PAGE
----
Wartime Heritage ASSOCIATION
Remembering World War II Victor Stear Royal Canadian Air Force
Victor Stear Pilot Officer J/92357 419 Squadron, Royal Canadian Air Force October 6, 1925 Winnipeg, Manitoba April 22, 1943 Winnipeg, Manitoba Winnipeg, Manitoba 17 5 feet, 6 inches Medium Brown Dark Brown Single Metal Sheet Worker Lutheran Molly Stear (Mother) Winnipeg, Manitoba August 26, 1944 18 Durnbach War Cemetery, Germany 5. H. 8.
Name: Rank: Service No: Service: Date of Birth: Place of Birth: Date of Enlistment: Place of Enlistment: Address at Enlistment: Age at Enlistment: Height: Complexion: Eye Colour: Hair Colour: Marital Status: Trade: Religion: Next of Kin: Date of Death: Age at Death: Cemetery: Grave Reference:
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Pilot Officer Stear was the son of David Stear and Molly (Waleske) Stear of Winnipeg, Manitoba. He had three sisters and five brothers. Victor left school at the age of sixteen, completing grade nine. On leaving school he worked for a time as a delivery boy and In the nine months prior to his enlistment he was employed as a sheet metal worker at MacDonald Brothers Aircraft Co., in Winnipeg. His hobby was stamp collection. He played some football and baseball. On enlistment he trained in Canada and obtained his Air Gunner Badge on November 12, 1943. He departed Canada for the United Kingdom at Halifax on December 14, 1943 and disembarked in England on December 21, 1943. He continued his training at No 24 Operational Training Unit and was assigned to 419 Squadron on June 19, 1944. On the night of August 25/26 Pilot Officer Stear was the Upper Mid Gunner on Lancaster KB775 that departed RAF Middleton St. George at 19:56 hrs. to attack Russsellsheth, Germany, a main industrial centre and the site of the Opel Motor Factory. The Lancaster was one of a 412 Lancaster raid. Lancaster KB775 failed to return to base. This was the eleventh attack on enemy positions for Pilot Officer Stear. On his first sortie his aircraft was attacked by two enemy fighters and it was “primarily due to his prompt and effective action that they were driven off before any damage could be inflicted on his own aircraft. He had definitely proved himself to be a very keen and effective Gunner and that, combined with his cheerful temperament make him a distinct asset to his Section”. A telegram from the International Red Cross quoting German information stated a Lancaster aircraft crashed on August 26, 1944; The Pilot H. D. Wirwer was captured and taken as a Prisoner of War. In 1946 it was determined that Lancaster KB775 en route to the bomb site collided mid-air with another Lancaster returning from the bomb site. Lancaster KB775 crashed in flames and exploded on impact two kilometres west of the village of Unter-Eisensheim. From the crater left by the explosion that measured 15 meters in diameter and 20 meters in depth, it was determined that the bomb load was still on board at the time of the crash. Six bodies were recovered from the site and buried at the Unter-Eisensheim Cemetery on August 27, 1944. In 1949 the bodies of the six crew members were re-buried in the Durnbach War Cemetery, Germany. The Seven Crew Members were: Howard D. Witner, (J/86988) Flying Officer/Pilot (Acme, Alberta) Survived Harold Lloyd McKay (J/92356) Pilot Officer/Navigator (Calgary, Alberta) Age 21 Arnold Wilfred Larsen (J//35069) Flying Officer/Air Bomber (Climax, Saskatchewan) Age 31 David Russell Barnard (R/92354) Pilot Officer/Wireless Operator (Bluevale, Ontario) Age 26 R. J. Boorman (1869230) Sergeant, RAF/Flight Engineer (Nottingham, London) Alvin Roy Jackson (J/92355) Pilot Officer/Rear Air Gunner (Norgate, Manitoba) Age 20 Victor Stear (J/92357) Pilot Officer/Mid-Upper Gunner (Winnipeg, Manitoba) Age 18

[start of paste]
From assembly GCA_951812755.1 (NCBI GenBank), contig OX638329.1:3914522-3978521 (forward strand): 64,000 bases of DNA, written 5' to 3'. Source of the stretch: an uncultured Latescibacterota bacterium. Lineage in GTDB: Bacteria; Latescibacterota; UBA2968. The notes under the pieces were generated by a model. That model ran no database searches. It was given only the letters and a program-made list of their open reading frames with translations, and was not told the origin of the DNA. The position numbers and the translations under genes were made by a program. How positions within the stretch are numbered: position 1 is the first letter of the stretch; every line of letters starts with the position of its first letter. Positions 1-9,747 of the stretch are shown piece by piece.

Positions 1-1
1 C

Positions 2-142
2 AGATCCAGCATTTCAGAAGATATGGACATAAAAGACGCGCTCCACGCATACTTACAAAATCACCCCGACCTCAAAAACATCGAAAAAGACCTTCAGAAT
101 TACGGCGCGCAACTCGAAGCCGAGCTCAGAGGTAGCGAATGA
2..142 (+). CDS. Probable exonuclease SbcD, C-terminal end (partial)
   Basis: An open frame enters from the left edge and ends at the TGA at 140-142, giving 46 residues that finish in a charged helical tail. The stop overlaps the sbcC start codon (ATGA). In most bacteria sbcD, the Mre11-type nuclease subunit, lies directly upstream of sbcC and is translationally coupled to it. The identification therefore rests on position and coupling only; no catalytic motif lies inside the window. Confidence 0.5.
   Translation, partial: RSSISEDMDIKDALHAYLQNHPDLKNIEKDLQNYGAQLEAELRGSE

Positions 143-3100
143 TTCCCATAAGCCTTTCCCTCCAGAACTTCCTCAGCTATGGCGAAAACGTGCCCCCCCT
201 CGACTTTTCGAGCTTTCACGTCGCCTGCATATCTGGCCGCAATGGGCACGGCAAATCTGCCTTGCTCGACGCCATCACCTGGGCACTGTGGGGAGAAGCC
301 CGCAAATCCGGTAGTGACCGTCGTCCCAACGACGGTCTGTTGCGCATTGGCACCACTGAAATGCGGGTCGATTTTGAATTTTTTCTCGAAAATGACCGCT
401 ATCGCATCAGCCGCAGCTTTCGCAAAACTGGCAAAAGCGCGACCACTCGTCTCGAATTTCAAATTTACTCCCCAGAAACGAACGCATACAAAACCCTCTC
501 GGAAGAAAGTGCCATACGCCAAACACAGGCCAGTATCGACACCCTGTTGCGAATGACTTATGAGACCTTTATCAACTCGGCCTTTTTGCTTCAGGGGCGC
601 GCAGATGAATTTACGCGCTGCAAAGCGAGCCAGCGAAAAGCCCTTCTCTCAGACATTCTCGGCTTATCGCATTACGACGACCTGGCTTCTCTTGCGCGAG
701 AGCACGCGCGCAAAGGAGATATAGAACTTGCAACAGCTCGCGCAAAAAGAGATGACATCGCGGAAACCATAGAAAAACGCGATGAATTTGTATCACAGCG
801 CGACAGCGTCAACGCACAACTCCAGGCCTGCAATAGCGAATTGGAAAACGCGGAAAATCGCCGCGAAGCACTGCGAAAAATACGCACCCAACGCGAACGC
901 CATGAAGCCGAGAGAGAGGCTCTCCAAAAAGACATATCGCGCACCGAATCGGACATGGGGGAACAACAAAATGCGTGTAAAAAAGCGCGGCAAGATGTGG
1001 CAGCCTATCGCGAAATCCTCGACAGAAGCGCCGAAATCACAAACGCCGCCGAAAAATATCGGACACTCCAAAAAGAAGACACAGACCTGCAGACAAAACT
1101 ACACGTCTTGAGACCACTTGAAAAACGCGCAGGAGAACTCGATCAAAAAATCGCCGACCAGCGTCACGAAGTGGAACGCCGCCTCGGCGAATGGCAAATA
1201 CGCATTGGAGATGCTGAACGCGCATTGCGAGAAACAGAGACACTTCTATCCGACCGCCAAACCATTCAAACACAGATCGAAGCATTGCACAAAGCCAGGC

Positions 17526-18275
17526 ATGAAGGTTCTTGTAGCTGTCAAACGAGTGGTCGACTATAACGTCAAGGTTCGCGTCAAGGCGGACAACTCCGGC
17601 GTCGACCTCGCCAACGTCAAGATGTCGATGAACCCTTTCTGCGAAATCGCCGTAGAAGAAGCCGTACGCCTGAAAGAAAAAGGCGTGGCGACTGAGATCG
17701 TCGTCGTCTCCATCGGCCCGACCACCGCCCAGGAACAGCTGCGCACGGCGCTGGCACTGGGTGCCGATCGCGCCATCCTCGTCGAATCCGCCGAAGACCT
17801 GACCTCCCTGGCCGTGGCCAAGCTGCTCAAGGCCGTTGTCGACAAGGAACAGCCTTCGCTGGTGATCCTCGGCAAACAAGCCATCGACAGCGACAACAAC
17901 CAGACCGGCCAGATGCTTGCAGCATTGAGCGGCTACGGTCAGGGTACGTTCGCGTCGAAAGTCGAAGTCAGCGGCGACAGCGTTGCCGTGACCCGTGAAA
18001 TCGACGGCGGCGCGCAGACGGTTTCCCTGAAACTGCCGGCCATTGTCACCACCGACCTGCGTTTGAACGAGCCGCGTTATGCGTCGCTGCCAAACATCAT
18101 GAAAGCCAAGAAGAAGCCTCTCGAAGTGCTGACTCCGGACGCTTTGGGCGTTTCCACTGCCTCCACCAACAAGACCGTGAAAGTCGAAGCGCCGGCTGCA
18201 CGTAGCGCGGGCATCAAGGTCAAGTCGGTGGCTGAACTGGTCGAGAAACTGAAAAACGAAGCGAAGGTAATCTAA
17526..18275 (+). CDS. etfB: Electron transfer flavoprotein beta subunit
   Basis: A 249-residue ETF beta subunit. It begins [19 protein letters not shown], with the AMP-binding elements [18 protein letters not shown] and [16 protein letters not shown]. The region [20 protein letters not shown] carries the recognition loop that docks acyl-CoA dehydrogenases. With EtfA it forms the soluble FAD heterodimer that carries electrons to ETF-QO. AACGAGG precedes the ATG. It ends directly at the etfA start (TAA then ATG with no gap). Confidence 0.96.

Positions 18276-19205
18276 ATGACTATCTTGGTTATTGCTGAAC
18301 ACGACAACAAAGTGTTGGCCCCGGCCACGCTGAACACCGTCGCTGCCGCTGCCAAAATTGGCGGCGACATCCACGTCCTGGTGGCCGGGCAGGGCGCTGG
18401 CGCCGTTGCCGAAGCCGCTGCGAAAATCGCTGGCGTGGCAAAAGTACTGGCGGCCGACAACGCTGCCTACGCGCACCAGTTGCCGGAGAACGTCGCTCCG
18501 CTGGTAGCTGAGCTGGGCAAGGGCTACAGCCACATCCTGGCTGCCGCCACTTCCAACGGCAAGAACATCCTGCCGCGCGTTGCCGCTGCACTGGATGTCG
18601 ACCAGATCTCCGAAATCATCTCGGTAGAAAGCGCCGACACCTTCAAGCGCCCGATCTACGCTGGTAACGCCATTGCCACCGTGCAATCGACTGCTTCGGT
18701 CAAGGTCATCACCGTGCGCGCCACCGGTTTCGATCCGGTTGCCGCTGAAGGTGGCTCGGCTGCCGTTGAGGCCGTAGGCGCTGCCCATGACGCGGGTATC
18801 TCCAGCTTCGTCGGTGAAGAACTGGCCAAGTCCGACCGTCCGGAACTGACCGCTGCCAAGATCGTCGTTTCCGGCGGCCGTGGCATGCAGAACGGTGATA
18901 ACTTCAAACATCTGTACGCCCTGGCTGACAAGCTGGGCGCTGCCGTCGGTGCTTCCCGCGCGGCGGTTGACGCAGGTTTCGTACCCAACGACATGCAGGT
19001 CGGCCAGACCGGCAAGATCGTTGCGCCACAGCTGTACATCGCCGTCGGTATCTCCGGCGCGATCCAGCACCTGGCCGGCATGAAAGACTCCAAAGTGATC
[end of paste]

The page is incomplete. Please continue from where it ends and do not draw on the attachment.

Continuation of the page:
Excerpt from an account of the incident by Howard Witmer (Published www.bombercommandmuseum.ca) This operation was carried out in darkness, with many other aircraft in the bomber stream, some briefed to be at your same altitude, with no navigation lights on. The only way you would know if there were others around you was by flying through someone’s slipstream, or if you were close enough you might see their red hot engine exhaust pipes. We had to be very near each other to see that. I had just completed the turn, checked the compass, noted the Master Bomber’s flares at the target, when out of the corner of my eye, another aircraft was right there at the same altitude. I made an effort to evade a collision. As we had a closing speed of approximately 180 MPH there was really no time to avoid contact. I did feel a little “click”, I thought that I was very lucky if that’s all it was. But not so. Within a few seconds the nose dipped. I tried to bring it up, when all of a sudden we started to go down out of control. I wasn’t able to gain control over this tumbling aircraft. I still had my safety harness on, but I could see some members of the crew being thrown around. I yelled for them to bail out. It seemed that they were trying to get to the escape hatch, which was down in the nose. I kept trying to maneuver the controls, with negative results. It was then that I decided to release my safety harness and help the rest of the crew to abandon ship. As soon as I did that I was thrown against the roof, then landing on the floor. I have no recollection as to what happened after that until I came to, falling through the air. I realized where I was so I groped for the “D”ring, pulled it, and the chute opened. Just then I heard a huge explosion, and then I was dangling from a tall tree. Then there was another explosion nearby It had to be the aircraft crashing.